Alan Leach: 'It is quite liberating not having to run ideas by a committee of five'

Fifteen months after vacating the drum stool in Shed Seven, Alan Leach is back with his first solo album, I Wish I Knew Now What I Thought I Knew Then.Of his reasons for departing the York band who he had been a member of since 1990, he says they were different to guitarist Joe Johnson, who left at the same time.
Alan LeachAlan Leach
Alan Leach

“He had different reasons, which he doesn’t seem to want to talk about, but they were unrelated to mine. My reasons were...pandemic-related. I have some quite unfashionable views about the whole thing which (the rest of the band) didn’t share. I didn’t really think we should be doing the gigs at Christmas because we couldn’t be given any guarantees that us as a band wouldn’t have to wear masks onstage, they couldn’t rule out the whole of the audience having to wear masks. There were risk assessments going round, really scary looking things, and I just said I don’t want to do this tour. They wanted to do it.”

As things turned out, the December dates – which the band played without Leach and Johnson – were beset with Covid-related issues, but Leach is now on better terms with his former bandmates. “It was quite fraught last year,” he says. “I wouldn’t say we fell out, but it wasn’t nice. But I am back on really friendly terms with everyone now. I go out with Tom (Gladwin) quite a lot and Rick (Witter) is my brother-in-law, so by default I don’t want to fall out with that guy. Me and Paul (Banks) have had a really nice exchange of texts recently, not with a view to me getting back in the band, but just to clear the air.”

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The songs on his solo album “with one exception” were written after leaving Shed Seven. “There were perhaps a couple of ideas I’d maybe presented to the band, but 90 per cent of drummers will tell you there’s a kind of pecking order and guitarists and singers don’t really want to hear ideas coming from the drummer. I wouldn’t say that was a reason for my departure, is quite liberating not having to run ideas by a committee of five, and I’m sure they’d all say the same. You can just make decision by yourself, but that’s a double-edged sword, sometimes you want to have somebody to run ideas by.”

Clouds Behind The Moon has some pointed lyrics, along with an allusion to The Who in the line “won’t get fooled again”. Leach says the song was written during the pandemic seeing “friends who’ve gone through a lot together and then falling out over something as ridiculous as going out of the house at Christmas, and things like that”. “Most of the storytelling songs on the album, which I think three or four of them are, aren’t necessarily about myself,” he adds. “I find it really enjoyable writing stories.”

He attributes the mellow feel of the album to a love of songwriting from the 60s and 70s. “That’s just what I’ve grown up listening to, what I really appreciate the most. I do like a good story in a song, where there’s a narrative to it,” he says. “I get quite immersed in things, so I might have spent a month on the words to one song – and when I say a month, I don’t mean sitting down for half an hour a day, I literally walk down the street thinking about nothing else until it’s all fallen into place. I can get quite carried away in things but I’m not the sort of person who can sit down and write a song in a day, every little moment I’m singing it until I’m sick of hearing it, and then I’ll think ‘that makes sense now’.”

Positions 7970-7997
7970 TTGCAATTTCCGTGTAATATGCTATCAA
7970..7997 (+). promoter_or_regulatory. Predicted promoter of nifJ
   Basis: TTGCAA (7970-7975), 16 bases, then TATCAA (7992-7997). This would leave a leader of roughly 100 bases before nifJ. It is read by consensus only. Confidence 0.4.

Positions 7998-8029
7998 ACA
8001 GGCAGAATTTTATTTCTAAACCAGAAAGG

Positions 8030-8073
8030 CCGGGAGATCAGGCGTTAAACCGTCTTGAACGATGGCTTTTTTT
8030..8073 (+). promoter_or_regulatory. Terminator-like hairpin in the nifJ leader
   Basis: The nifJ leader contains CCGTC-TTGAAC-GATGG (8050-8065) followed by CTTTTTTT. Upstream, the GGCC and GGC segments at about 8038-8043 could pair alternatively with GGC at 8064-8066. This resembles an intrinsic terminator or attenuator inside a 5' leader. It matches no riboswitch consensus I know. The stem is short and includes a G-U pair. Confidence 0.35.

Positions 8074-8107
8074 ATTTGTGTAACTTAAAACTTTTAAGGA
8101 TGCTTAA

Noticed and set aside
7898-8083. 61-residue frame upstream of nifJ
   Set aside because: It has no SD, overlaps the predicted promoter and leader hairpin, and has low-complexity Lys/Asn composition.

It’s an attention to detail he feels was prevalent in the music of the 60s and 70s and got lost a little in the 80s. “The 90s clawed it back, that 60s, more traditional guitar band kind of thing,” he says. “I was that kid who was ready for the 90s thing when it happened, the Britpop thing, it suited me really well. But that’s not to say I haven’t gone back and now I do appreciate the 80s, even though it was quite different to the 60s and 70s. One of my favourite bands is Dexys Midnight Runners. I love The Jam as well.”

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For his first solo gigs, Leach has assembled something of a York supergroup that Chris Helme, formerly of The Seahorses, and Sam Forrest, once of Nine Black Alps, as well as his own son, Sonny, and daughter, Jeanie. Mickey Dale of Embrace, who produced the album, will play keyboards. The set will comprise the whole of the album plus a smattering of covers that he performed on YouTube during lockdown.

Aside from music, Leach’s SpeedQuizzing business, which supplies technology for pub quizzes, is thriving, recording revenues of £430,000 over the first six months of this year. “If I’m completely truthful, I would never have been able to do this album like this, and self-fund it, if it wasn’t for the fact that we’d landed really lucky with our business,” he says. “We’ve worked really hard, me and my brother (John) and the other people we work with over the last 10 years, and now it is paying off.

“I’ve been saying this album was a vanity project when I started, it is a mid-life crisis. Some people buy a sports car, I self-funded an album, and it is SpeedQuizzing that’s allowed me to do this, and I am lucky as well, my wife doesn’t say we could be spending that money or a car or a holiday. I’m lucky that I’ve got my own business which is doing well and we’re not an extravagant family who go on expensive holidays.”

Alan Leach plays at The Crescent in York on December 2 and 3.

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